ILOCOS SUR | The Pagburnayan of Vigan City

Sunday, September 14, 2014

Molding a Clay at Pagburnayan in Vigan City

Getting down and dirty is part of visiting Vigan City. But get your minds off the gutter, I’m talking about getting literally dirty, like molding a clay, spinning it and creating something beautiful. Well, maybe not that last part, it takes a very skilled hand to achieve that.

We were at Vigan’s Pagburnayan, the iconic pottery place in the city. Besides Calle Crisologo, this place probably clocks in as the most photographed Instagrammed spot in the city.

Burnay Jars at Pagburnayan in Vigan City

Its name, Pagburnayan, comes from the root word burnay. It refers to the hand-crafted earthenware pots made from Vigan. Bantog clays, these are called. They’re dug from the western barangays of the city.

I once asked a cuchero who was touring me around where they would get more of these, if supplies ran out. Impossible, he says, they’ve been sourcing their materials from that area since Chinese immigrants came to Vigan City and established the craft.


Burnay Jars at Pagburnayan in Vigan City

Bigueños claim that these kinds of jars are much hardier than other terra cotta products found in the market. During colonial period, these are used for tea drinking, but now, it is regarded as an excellent container to ferment brown sugar, basi (sugarcane wine), sugarcane vinegar, and isdang bagoong (fish sauce). They went further, claiming that products fermented using a burnay jar actually tastes better.


Making Jars at Pagburnayan in Vigan City

The process of making a burnay jar starts off by combining locally-sourced clay with a type of fine sand called anay. The two are mixed on a circular pit trampled over by a carabao. They say that this is one of the factors why these jars are much more robust than ordinary ones. To demonstrate, they even threw one on the ground, it didn’t break.


Making Jars at Pagburnayan in Vigan City

After the compound has been properly mixed, they then proceed on breaking and kneading it in smaller portions—taking out small stones and what-nots along the way. The size depends on the product they’re making, the bigger it is, the larger the portion, of course. These are then queued for the spinner to mold.

Making Jars at Pagburnayan in Vigan City

And this is where the fun begins. It takes two individuals to form a burnay jar. A glob of clay is placed on a platform with a manually-pedaled rotating disk. The first guy spins the base with his foot while another starts to form the jar with his hands. It looks easy, but it takes real craft to make a well-formed pottery.

The Massive Kiln at Pagburnayan in Vigan City

Once the jar is formed, it is then left to dry a bit before being placed inside massive kilns. These are so large, one of the burnayan places we visited refers to theirs as The Dragon. To power these, stacks and stacks of wood kindles are used. It takes a bit of time to cook these jars, definitely longer than we can wait for.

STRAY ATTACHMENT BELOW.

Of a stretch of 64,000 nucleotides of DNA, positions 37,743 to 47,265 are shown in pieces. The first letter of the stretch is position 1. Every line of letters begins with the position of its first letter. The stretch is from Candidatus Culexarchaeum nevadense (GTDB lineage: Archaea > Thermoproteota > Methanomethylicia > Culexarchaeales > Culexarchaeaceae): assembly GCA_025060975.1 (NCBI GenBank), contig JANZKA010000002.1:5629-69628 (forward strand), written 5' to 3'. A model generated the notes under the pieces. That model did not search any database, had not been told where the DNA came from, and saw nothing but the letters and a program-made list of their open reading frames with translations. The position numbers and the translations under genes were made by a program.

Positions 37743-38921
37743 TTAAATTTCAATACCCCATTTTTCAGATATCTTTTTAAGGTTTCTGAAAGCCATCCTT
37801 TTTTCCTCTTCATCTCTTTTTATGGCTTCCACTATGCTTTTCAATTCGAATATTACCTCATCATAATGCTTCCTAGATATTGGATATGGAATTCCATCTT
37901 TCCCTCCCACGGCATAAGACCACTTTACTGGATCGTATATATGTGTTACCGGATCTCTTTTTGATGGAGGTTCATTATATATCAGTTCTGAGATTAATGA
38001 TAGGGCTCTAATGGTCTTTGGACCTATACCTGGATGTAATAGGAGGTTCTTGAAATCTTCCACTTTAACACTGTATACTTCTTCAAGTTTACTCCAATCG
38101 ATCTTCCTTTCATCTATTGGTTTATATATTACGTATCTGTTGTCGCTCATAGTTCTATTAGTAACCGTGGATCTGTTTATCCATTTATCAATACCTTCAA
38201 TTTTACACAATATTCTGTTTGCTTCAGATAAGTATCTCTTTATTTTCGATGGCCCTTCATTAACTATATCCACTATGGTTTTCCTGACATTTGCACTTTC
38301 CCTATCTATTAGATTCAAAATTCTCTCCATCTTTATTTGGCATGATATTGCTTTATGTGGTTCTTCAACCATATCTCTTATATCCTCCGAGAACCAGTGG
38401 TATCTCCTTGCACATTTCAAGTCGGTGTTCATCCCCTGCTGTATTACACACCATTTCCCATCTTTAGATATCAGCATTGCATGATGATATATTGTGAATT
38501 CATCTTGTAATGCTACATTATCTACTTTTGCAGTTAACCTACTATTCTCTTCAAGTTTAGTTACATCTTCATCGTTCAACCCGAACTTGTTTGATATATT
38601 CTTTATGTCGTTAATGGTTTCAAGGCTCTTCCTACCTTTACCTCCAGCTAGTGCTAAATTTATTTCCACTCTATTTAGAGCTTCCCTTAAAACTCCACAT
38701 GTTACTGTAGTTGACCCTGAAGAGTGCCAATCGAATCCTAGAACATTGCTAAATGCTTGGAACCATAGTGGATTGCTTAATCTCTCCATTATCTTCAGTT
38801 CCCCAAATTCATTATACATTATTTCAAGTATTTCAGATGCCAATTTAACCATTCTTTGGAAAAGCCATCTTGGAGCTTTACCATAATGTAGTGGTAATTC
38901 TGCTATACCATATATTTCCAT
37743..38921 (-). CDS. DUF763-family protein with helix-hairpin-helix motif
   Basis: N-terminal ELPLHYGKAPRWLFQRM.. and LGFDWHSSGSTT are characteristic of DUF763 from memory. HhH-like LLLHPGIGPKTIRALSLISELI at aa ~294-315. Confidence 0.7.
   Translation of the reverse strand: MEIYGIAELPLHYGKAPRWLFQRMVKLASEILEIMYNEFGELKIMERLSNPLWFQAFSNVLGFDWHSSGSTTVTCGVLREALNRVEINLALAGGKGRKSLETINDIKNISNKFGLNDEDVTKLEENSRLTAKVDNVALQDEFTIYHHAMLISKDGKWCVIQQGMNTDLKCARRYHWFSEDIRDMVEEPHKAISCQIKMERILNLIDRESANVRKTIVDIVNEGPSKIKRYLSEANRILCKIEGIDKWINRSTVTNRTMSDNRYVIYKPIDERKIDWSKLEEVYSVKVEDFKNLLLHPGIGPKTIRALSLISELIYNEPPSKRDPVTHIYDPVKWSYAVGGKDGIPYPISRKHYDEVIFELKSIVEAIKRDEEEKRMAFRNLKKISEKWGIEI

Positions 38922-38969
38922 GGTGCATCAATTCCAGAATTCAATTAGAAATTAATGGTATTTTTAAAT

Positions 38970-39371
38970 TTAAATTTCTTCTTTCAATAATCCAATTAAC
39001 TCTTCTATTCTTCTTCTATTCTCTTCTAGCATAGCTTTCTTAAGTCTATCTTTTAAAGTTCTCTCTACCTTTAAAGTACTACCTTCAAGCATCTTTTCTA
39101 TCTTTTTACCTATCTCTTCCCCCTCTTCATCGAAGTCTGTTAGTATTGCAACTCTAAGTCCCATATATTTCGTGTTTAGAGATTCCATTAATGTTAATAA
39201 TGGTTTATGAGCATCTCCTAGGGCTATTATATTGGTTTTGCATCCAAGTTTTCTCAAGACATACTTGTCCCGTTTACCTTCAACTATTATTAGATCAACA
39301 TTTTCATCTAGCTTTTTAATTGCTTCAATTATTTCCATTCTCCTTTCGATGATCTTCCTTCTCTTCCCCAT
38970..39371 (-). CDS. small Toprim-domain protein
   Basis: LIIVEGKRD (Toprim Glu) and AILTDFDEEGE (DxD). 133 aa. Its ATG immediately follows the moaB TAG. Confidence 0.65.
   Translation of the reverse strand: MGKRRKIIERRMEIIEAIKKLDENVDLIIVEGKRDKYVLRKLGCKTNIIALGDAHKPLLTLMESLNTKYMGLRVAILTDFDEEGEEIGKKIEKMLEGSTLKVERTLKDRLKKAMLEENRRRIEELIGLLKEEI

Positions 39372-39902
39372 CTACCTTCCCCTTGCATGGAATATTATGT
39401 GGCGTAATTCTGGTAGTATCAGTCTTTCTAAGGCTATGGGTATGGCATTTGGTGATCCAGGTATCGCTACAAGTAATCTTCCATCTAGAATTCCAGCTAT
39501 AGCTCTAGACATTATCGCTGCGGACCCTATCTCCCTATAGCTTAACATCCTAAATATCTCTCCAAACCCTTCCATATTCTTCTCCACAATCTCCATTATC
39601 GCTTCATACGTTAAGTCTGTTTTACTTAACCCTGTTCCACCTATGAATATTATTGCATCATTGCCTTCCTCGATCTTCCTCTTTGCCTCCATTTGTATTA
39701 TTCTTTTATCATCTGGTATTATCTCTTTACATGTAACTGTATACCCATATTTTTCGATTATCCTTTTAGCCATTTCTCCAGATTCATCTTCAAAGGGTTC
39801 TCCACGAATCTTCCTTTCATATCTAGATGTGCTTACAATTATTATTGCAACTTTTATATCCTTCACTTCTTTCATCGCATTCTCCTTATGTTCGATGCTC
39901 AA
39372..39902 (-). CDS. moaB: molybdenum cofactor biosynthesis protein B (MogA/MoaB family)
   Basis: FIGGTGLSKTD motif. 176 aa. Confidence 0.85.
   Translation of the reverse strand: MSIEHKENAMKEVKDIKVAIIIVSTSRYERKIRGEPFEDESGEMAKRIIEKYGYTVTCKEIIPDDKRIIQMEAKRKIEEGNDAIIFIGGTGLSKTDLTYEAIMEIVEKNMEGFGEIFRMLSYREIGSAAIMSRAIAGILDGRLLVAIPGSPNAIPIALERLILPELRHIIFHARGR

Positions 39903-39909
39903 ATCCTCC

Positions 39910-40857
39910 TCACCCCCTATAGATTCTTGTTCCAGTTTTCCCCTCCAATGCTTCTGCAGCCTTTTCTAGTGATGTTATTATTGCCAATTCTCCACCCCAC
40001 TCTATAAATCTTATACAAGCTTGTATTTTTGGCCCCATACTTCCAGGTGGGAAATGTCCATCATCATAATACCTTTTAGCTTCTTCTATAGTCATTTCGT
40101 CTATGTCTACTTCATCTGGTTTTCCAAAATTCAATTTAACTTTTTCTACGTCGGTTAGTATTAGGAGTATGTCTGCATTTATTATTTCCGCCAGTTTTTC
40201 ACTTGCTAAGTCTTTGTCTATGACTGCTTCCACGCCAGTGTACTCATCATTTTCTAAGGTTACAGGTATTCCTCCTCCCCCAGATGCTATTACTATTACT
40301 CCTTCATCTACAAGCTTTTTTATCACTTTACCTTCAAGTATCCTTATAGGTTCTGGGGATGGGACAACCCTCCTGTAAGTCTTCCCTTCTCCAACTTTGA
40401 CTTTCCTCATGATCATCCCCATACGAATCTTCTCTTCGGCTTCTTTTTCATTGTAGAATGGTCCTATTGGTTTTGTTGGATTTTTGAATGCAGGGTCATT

Pottery at Pagburnayan in Vigan City

But not all jars are made to be jars. Some are meant to be broken. Literally broken. After being cooked, these burnays are smashed into pieces, which is probably quite weird for those not in the know. These broken jars, it turns out, are used for salt and fishpond beddings.

National Folk Artist Fidel Go at Pagburnayan in Vigan City

Contrary to popular Vigan kalesa tours, there are actually two major burnayans in Vigan City. The more popular one, Ruby’s Pottery, is run by Fidel Antiporda Go, a National Commission for Culture and the Arts awardee for a Manlilikha ng Bayan title (National Folk Artist, but not to be confused with being a National Artist). This guy is pretty cool, always chatting and joking with the visitors of his burnayan, never asking for anything in return.

Inside a Pagburnayan in Vigan City

The second one, RG Jar Factory, sits just right across the street from the former. According to our cuchero guide, this pagburnayan used to be the more popular of the two until they start to ask for donations. The guides, not wanting to impose fees upon their guests, started to bring folks over to Ruby’s instead.

Mini Shop at a Pagburnayan in Vigan City

To be fair to this pagburnayan, during the two times I visited it, they never did forcefully ask me for a donation. They did, however, nicely reminded me on both times to drop some.

Both these pottery shops are just a couple of blocks away from the diminutive Simbaan a Bassit along Liberation Boulevard.

Visitors Trying Out Pottery at a Pagburnayan in Vigan City

Visiting Vigan’s Pagburnayan, I am reminded of an old story we were told when we were kids, about how everyone of us is made from clay; taken from the ground, molded into form, baked in the oven and blown with a magical breath, giving us life. So it probably was in Vigan City, albeit the other way around—the clay, the one breathing life into this once small colonial town.

Vigan Pagburnayan
Address: Gomez St. cor. Liberation Blvd., Vigan
Entrance Fee: Free
GPS Coordinates Map
Ruby's Pottery Vigan: 17.571278, 120.382639
RG Jar Factory Vigan: 17.571022, 120.382089
Opening Hours: 7AM to 5PM, 6PM Sat Sun
Contact Number: (0977) 854-4339


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  1. thumbs up for one great site! more power always online ;-)

  2. Replies
    1. HI Anonymous, I'm not really certain of their exact business hours, but I'm pretty certain that they're already open by 9AM

  3. hi , is their someone I could contact who is related to the artist ? i just need it for a project , i was wondering if you could help me.

    1. Hi, sorry I also don't have Ruby Pottery's contact number. If ever you were able to contact them on the phone, please share their number here

  4. do they allow tourists to experience pottery making?

  5. who wrote this story article po?